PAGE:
It is often confusing as to the difference between a budget and a cashflow forecast. They seem to both show you similar information yet are both very different and are used in different areas of your business. Both a budget and a cashflow forecast are vital for the accurate financial management of your business.
Characteristics of a Budget:
- It reflects what you plan to do with your finances for a specified period of time;
- Can be prepared on a monthly basis, 12 months in advance or on a weekly budget, say six months in advance;
- Focuses on profit;
- Different adjustments (non-cash) are often included such as depreciation;
- Details the planed objectives of what your business is trying to achieve and is linked to the strategic and business plans of the company;
- Provides a benchmark or target to base the business performance monitoring around. You can compare what you expected/wanted to happen with what actually happened for any particular month/year etc; and
- NOT used to monitor the balance of cash in bank accounts
Characteristics of a Cashflow Forecast:
- It reflects when the actual income and expenditure are likely to occur;
- Details when the money will enter your bank account and when it will leave;
- No non-cash adjustments such as depreciation are included in a cashflow forecast;
- Purchase of capital equipment such as machinery, office fitouts and motor vehicle purchases are included in the cashflow forecast, even though they are excluded from the profit and loss. This is because a purchase of such capital items will involve cash out flows in the form of cash deposits and or finance repayments; and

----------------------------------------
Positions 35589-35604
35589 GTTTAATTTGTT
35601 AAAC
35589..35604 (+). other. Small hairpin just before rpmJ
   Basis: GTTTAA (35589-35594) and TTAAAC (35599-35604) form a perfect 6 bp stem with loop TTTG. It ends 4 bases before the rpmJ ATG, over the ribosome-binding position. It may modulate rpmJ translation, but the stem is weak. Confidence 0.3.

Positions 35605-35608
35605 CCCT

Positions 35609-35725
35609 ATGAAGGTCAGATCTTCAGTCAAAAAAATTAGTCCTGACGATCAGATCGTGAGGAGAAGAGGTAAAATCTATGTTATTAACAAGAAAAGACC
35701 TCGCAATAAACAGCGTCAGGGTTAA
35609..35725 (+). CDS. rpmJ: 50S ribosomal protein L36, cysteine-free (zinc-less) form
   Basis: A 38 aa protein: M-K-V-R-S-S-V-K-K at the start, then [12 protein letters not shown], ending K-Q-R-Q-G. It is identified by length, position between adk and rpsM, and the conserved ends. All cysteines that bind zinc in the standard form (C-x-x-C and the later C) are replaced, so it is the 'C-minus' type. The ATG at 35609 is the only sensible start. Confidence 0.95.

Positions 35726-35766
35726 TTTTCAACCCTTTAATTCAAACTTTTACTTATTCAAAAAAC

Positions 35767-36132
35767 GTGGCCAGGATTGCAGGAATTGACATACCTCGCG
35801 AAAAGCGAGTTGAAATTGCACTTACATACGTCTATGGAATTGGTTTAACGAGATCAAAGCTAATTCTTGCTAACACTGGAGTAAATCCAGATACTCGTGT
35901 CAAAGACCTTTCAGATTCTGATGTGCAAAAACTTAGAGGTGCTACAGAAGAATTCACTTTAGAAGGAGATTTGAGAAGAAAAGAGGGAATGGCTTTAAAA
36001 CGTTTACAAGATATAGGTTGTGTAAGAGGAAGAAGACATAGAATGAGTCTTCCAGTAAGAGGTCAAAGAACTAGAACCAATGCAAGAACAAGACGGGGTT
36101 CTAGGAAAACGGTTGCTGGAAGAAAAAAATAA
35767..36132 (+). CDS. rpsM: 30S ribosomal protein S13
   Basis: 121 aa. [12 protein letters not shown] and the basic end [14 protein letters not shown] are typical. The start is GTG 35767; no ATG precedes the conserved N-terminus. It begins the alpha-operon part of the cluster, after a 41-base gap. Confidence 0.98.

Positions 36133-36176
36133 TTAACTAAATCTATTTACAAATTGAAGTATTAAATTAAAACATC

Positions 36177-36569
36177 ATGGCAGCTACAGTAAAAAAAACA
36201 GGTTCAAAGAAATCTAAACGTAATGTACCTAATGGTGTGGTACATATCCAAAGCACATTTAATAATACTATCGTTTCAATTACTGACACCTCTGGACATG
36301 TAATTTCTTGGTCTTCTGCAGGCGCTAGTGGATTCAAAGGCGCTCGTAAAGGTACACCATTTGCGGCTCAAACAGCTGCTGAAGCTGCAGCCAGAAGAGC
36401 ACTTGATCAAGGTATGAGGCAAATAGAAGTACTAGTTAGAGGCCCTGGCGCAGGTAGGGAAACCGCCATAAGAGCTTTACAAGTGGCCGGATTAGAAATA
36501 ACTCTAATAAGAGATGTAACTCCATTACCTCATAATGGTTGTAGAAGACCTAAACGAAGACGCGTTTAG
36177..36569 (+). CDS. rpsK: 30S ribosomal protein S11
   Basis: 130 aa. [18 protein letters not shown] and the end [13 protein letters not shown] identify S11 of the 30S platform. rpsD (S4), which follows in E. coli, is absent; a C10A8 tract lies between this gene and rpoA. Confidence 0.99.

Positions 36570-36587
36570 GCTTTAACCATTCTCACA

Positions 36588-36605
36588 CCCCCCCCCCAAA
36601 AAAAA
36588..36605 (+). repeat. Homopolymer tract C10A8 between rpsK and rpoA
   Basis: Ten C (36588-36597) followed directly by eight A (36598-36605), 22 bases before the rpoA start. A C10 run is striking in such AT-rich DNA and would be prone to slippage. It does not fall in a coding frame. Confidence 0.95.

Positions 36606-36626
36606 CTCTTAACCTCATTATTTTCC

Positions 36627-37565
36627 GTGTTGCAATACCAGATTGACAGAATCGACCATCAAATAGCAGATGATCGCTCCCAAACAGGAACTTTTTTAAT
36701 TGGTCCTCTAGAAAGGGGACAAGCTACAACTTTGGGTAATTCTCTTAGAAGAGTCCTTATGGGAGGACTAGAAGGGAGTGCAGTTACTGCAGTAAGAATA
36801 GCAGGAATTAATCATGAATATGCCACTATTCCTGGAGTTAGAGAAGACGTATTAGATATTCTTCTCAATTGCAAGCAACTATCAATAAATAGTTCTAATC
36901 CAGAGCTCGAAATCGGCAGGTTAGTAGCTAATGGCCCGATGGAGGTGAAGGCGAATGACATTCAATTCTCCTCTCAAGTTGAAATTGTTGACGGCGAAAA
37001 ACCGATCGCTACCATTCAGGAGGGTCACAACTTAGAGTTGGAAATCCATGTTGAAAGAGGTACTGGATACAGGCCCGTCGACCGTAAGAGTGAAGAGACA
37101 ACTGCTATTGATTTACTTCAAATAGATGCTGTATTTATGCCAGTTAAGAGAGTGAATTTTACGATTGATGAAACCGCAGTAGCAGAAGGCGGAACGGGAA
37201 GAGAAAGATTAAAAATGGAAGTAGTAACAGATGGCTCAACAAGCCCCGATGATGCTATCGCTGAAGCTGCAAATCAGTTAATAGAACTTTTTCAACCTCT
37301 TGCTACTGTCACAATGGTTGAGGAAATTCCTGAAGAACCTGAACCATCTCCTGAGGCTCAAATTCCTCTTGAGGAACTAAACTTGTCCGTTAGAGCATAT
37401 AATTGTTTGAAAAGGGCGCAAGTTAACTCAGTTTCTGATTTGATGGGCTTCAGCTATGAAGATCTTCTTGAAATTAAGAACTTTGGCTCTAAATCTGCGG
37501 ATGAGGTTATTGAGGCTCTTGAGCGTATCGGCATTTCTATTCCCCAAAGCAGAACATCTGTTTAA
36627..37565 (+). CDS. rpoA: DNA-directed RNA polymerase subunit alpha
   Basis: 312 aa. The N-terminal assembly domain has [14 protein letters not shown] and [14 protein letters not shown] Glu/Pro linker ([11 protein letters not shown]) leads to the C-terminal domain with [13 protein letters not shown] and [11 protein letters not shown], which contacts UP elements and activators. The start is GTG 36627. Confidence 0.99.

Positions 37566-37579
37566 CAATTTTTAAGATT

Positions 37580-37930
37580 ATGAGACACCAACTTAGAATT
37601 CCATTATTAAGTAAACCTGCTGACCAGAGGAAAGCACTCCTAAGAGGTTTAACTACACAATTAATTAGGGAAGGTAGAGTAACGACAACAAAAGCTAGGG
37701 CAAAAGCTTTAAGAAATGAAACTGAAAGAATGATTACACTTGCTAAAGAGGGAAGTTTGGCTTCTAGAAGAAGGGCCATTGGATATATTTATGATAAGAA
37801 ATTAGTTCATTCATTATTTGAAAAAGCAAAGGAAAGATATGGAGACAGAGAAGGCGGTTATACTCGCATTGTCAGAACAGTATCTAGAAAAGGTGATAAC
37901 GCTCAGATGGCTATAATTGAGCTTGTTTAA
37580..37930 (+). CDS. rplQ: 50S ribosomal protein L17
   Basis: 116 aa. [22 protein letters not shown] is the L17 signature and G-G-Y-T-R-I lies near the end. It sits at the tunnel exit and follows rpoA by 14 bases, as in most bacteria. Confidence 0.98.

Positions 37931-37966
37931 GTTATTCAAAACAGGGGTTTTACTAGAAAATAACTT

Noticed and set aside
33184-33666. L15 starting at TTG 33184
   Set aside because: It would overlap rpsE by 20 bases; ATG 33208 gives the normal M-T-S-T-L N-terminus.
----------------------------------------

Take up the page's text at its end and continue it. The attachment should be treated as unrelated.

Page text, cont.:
- The full year cashflow is usually broken down into months but some businesses will find it more beneficial to prepare their budgets on a fortnightly or weekly basis.
So what is the main difference between a budget and a cashflow forecast? The type and timing of transactions. To better illustrate this, consider this:
A budget will record the income at the time you send out an invoice whereas your cashflow will record when you actually receive the payment into your bank account.
It is at this point where it is important to consider when your customers will pay you. It is quite common for businesses to have customers who will pay after the due date of their invoice so it is important to understand your “average debtor days” in order to prepare your cash flow as accurately as possible. This will indicate to you on average, how many days after invoices are sent, is payment received.
If you can understand the differences between a budget and a cashflow forecasts you will be well on your way to managing your finances effectively.